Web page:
Greg Roman looks like he understands the strengths of the offense, and calls plays accordingly. If Baltimore has an offensive coordinator that can be effective, it’ll be a breath of fresh air. It’s early, of course, but with all the Lamar Jackson hype after Week 1, I think a bit of credit should go to the maestro of the offense. 

by Brandon Portney

The Bad

This is the most difficult GBU article that I’ve ever had to write, because I have to nitpick to find something bad about the game. As such, here it is…

Lamar Jackson is said to be a running back, but if he is, he’s a terrible one. I mean come on, 6 yards on three carries? A 2.0 YPC isn’t going to cut it. Do better.

Jimmy Smith suspension
Photo Credit: Mark Goldman/Icon Sportswire via Getty Images

The Ugly

There was nothing ugly about the game. However, there was something ugly about the fans.

If you blame Jimmy Smith for his injury, you are a terrible human being. It was not his fault. I had a mini-rant at the beginning of this week’s Neutral Zone Infraction podcast, but I want to make it even more clear. The game of football at the NFL level is lightning fast. You simply cannot expect a player that’s locked up with a blocker to see something out of his peripheral and react instantly to protect himself. Peanut smashed into the side of his knee with his helmet at full speed. That isn’t Jimmy’s fault, regardless of how injury prone he’s been over the years. If you truly believe that Jimmy could’ve prevented it, or that it’s somehow his fault, you need to stop, re-evaluate what you know about the game, and maybe smack yourself across the face. Hard.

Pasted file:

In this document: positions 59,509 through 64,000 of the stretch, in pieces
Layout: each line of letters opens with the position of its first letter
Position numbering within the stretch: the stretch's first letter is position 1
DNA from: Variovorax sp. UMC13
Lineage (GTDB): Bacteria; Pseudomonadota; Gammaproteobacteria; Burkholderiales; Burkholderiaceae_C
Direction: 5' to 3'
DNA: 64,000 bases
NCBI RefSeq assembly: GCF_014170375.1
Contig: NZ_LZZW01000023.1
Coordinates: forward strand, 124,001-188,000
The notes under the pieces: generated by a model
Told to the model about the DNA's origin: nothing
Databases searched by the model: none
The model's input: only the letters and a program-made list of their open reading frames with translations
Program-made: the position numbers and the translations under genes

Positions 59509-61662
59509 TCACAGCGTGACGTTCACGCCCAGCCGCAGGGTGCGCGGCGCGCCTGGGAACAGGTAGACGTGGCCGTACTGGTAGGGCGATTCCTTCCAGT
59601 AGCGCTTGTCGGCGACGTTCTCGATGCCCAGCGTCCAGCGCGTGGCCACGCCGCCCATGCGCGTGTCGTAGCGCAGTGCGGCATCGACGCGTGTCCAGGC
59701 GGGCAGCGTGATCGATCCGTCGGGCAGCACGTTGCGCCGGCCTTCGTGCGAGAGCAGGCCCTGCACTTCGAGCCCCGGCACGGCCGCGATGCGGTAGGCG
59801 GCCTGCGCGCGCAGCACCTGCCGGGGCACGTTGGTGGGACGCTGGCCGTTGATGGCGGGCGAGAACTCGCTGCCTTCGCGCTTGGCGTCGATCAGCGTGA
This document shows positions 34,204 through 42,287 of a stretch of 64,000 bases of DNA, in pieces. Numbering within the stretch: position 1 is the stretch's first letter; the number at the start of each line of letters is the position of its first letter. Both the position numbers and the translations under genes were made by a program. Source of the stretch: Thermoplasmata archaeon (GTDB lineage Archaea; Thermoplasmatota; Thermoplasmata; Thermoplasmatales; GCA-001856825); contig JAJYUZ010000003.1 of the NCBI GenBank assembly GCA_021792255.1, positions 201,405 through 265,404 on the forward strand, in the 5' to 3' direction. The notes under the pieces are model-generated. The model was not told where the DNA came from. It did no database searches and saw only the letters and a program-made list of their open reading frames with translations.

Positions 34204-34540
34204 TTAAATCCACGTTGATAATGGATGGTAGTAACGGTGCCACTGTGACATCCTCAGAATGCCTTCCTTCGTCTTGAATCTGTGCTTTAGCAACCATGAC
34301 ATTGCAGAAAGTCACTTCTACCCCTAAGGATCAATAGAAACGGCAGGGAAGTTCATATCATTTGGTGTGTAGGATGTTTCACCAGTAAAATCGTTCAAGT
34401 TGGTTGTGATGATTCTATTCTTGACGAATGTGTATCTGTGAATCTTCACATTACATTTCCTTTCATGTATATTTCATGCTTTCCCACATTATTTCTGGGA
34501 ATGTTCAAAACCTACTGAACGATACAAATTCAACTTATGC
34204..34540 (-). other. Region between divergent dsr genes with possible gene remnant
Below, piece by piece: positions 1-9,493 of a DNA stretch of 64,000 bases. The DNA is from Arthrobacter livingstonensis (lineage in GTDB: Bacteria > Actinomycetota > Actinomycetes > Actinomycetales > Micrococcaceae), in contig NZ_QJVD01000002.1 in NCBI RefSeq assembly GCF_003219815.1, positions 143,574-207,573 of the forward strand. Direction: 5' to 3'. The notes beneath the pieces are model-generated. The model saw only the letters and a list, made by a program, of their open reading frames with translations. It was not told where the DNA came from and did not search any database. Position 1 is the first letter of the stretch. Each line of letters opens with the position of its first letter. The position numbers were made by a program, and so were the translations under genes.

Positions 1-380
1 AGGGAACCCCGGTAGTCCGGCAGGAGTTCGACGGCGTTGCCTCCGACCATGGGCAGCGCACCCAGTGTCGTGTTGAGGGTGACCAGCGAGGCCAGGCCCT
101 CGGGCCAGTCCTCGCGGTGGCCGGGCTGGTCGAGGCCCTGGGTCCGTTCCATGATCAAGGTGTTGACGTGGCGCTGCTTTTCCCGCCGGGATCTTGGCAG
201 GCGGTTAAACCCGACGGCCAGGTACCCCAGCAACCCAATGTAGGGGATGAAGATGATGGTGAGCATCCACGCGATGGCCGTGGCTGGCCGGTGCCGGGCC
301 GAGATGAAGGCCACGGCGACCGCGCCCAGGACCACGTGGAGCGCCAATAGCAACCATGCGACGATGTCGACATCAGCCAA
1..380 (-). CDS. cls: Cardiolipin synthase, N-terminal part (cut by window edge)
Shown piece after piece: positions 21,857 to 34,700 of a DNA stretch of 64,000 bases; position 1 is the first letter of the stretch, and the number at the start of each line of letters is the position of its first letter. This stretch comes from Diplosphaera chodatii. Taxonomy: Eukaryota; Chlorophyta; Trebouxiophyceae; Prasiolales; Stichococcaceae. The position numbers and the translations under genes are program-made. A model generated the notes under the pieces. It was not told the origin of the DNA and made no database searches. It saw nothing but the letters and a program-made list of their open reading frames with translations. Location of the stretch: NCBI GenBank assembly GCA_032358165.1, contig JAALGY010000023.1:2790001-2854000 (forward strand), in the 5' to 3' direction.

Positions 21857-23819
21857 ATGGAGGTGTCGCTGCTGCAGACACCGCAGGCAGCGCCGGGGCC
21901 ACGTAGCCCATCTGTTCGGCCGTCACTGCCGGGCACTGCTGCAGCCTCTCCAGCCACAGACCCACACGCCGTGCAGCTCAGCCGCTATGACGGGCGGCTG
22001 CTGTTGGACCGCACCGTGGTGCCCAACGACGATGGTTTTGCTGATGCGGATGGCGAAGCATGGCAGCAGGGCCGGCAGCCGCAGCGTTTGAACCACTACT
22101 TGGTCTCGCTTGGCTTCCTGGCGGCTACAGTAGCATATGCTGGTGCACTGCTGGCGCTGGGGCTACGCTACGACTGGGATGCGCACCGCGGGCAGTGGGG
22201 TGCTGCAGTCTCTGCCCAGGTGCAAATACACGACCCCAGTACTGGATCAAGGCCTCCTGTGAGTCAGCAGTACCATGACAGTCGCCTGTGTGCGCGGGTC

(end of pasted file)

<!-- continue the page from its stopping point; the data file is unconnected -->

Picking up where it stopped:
This fan base is so finicky and mercurial, and while I can handle it most of the time, in this case, people are being ridiculous. 

McKayla Maroney

The McKayla Maroney

Guys.. we have a Baltimore wide receiver taking the most prestigious award that a NFL player can receive. Marquise ‘Fetus’ Brown, the Ravens’ 2019 first round pick, is our player of the week – yes, I understand that Lamar was phenomenal, but he couldn’t have had that stat line without the fastest guy on the field. Brown put up the most yards in a debut game of any receiver since Anquan Boldin back in the days of dial-up internet, and he did it in style. 

Four catches on five targets.

One hundred and fourty-seven yards.

Two touchdowns.

Fourteen ankles snatched.

Brown showed us all why he was the first wideout off the board in the draft. From stutter stepping a defensive back onto his face, to simply burning them like the California brush, Brown showed that he could play at all levels of the offense, and hinted at being a much more complete receiver than many originally thought. He may not be ‘just a deep threat’ but instead, a pivotal part of an offense that, when clicking, should be able to absolutely hammerlock NFL defenses.

In Closing

Sound off, Flockers. Anything I missed? Anything you don’t agree with? Let me know in the comments, or on my Twitter. I’ll see you later in the week, with the season’s first Chicken Box Saturday, but until then, head over to iTunes and listen to the newest episode of the most average Ravens podcast on the planet, Neutral Zone Infraction.